What is Ember.js?

Ember.js is a JavaScript framework for creating ambitious web applications. It helps you:

  • Write LESS code with templates that automatically update.
  • Retrieve models, with rich relationships, from your server.
  • Conventional app structure helps your app grow without messy code.

Enhancing JavaScript

Eliminating Boilerplate

There are some things that every web app developer has to do. For example, everyone has written code that loads data from a server, renders it to the screen, then updates if it changes.

Since the tools provided to do this by the browser are quite primitive, you end up writing the same code over and over. Ember.js provides tools that let you focus on your app instead of writing the same code you’ve written a hundred times.

Because we’ve built many applications ourselves, we’ve extracted patterns that Go beyond low-level event-driven abstractions. We’ve eliminated much of the boilerplate associated with propagating changes throughout your application, and especially into the DOM itself.

For example, to help manage changes in the view, Ember.js comes with a templating engine that will automatically update the DOM when the object it is bound to changes.

For a simple example, consider this template:

User {{person.name}} is {{person.age}} years old.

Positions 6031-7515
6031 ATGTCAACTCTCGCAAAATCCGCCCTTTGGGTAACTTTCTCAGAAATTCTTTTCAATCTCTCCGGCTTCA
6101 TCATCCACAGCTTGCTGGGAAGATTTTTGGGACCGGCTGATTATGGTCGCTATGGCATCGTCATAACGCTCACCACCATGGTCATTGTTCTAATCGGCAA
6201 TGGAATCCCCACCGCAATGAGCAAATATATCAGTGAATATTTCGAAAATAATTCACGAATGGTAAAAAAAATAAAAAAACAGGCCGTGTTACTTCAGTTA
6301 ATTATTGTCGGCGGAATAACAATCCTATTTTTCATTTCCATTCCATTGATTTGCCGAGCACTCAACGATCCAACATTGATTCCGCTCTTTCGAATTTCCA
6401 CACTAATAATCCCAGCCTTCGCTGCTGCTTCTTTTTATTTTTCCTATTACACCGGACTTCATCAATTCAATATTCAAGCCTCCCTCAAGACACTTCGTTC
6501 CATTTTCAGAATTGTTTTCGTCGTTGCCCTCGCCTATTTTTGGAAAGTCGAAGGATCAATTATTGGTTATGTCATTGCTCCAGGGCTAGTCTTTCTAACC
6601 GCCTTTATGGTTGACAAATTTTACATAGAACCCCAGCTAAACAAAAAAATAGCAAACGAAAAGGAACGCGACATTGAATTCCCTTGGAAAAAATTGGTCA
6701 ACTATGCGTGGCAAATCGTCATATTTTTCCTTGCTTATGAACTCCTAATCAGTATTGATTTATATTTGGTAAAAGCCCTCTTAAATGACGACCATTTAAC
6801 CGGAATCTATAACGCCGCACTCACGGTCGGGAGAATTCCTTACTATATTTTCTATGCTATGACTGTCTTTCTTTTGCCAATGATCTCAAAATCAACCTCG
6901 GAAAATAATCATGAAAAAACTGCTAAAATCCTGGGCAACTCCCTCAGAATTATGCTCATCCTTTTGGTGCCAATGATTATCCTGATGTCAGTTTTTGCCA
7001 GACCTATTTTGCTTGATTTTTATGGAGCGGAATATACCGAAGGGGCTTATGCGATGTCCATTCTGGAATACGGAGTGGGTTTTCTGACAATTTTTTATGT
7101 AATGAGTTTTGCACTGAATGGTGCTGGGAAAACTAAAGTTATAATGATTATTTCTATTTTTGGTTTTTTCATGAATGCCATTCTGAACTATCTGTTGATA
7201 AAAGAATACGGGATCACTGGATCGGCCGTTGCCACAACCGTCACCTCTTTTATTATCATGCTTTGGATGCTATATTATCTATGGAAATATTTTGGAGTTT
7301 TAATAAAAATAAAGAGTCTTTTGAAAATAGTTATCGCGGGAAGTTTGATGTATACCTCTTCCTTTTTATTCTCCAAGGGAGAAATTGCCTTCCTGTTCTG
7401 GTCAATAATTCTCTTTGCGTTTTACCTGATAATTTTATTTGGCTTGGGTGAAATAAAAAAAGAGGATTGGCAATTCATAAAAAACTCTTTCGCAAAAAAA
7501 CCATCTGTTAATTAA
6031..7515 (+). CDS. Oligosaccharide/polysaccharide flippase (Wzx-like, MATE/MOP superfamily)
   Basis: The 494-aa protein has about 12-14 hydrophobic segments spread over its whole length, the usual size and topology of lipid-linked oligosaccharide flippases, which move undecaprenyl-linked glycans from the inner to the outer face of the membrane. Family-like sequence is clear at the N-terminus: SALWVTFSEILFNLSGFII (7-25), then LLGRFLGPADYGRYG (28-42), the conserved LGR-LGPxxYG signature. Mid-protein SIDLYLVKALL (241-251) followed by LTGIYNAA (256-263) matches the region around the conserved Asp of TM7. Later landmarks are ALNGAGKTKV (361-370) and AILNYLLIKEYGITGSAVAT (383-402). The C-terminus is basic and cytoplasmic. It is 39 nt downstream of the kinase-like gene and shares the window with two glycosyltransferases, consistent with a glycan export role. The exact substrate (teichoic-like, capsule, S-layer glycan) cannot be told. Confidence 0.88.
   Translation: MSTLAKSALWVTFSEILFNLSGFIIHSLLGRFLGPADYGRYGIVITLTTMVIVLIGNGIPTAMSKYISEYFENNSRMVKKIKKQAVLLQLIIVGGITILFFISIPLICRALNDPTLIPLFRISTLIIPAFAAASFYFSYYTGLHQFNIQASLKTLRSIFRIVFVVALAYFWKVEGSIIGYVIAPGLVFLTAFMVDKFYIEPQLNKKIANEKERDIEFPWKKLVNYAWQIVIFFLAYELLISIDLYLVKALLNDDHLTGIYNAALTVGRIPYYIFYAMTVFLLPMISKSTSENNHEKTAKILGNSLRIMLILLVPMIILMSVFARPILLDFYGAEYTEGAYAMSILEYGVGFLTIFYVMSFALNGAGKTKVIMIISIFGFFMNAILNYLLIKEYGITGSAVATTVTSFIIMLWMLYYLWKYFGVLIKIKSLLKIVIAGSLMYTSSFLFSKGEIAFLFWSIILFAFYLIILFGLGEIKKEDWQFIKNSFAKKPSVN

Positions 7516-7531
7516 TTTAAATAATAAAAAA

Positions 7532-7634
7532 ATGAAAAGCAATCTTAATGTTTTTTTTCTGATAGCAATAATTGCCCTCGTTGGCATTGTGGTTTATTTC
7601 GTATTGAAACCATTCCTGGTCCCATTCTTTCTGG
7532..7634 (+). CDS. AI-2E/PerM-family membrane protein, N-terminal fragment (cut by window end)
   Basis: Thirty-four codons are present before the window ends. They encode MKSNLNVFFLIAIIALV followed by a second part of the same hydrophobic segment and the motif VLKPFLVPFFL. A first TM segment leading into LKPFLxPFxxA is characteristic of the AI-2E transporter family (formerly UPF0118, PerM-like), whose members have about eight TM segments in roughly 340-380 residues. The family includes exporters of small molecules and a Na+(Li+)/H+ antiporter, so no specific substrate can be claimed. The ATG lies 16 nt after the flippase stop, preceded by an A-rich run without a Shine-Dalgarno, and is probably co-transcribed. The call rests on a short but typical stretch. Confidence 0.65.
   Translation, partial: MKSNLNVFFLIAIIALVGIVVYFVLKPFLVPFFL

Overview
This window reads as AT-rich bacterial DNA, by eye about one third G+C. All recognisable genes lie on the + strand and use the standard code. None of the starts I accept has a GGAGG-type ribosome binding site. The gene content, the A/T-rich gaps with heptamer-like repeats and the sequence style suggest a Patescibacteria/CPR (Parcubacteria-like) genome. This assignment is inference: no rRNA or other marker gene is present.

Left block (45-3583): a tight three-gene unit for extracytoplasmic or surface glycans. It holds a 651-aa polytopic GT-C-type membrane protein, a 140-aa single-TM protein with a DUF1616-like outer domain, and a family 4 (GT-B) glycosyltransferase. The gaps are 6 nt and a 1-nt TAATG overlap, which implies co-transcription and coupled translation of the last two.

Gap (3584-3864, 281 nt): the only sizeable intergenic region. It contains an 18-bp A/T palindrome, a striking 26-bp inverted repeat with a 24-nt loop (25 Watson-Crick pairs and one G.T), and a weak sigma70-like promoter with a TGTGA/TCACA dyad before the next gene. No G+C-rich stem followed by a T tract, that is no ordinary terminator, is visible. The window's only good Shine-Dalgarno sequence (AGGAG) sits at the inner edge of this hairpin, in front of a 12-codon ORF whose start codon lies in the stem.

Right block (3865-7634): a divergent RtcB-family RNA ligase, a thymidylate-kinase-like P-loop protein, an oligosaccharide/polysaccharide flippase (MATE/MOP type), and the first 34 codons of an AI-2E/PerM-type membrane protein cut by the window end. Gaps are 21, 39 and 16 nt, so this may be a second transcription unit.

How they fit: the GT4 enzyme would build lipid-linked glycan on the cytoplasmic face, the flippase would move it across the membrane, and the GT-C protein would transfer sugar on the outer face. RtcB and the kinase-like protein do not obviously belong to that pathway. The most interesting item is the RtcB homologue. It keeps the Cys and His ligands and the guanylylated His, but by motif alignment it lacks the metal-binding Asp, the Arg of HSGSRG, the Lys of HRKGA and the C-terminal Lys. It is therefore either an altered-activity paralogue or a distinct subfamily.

As with any templating system, when the template is initially rendered, it will reflect the current state of the person. In Ember.js, though, we also update the DOM automatically for you if the person’s name or age changes—no re-render or update code needed. Just specify your template once, and Ember makes sure it stays up-to-date.

Templates are just one example. As you read through these guides, you’ll see how Ember.js allows you to forget about stuff that you’d have to handle manually in other frameworks—from data persistence to memory management.

Application Architecture

Since web applications evolved from web pages, which were nothing more than static documents, the primitive APIs supplied by the browser give you just enough rope to hang yourself with.

Ember.js helps you build your app with a clear separation of concerns in mind, leading to code that is more modular, more testable, and more consistent.

We also supply built-in support for state management, so you’ll have a way to describe how your application moves through various nested states (like signed-out, signed-in, viewing-post, and viewing-comment) out of the box.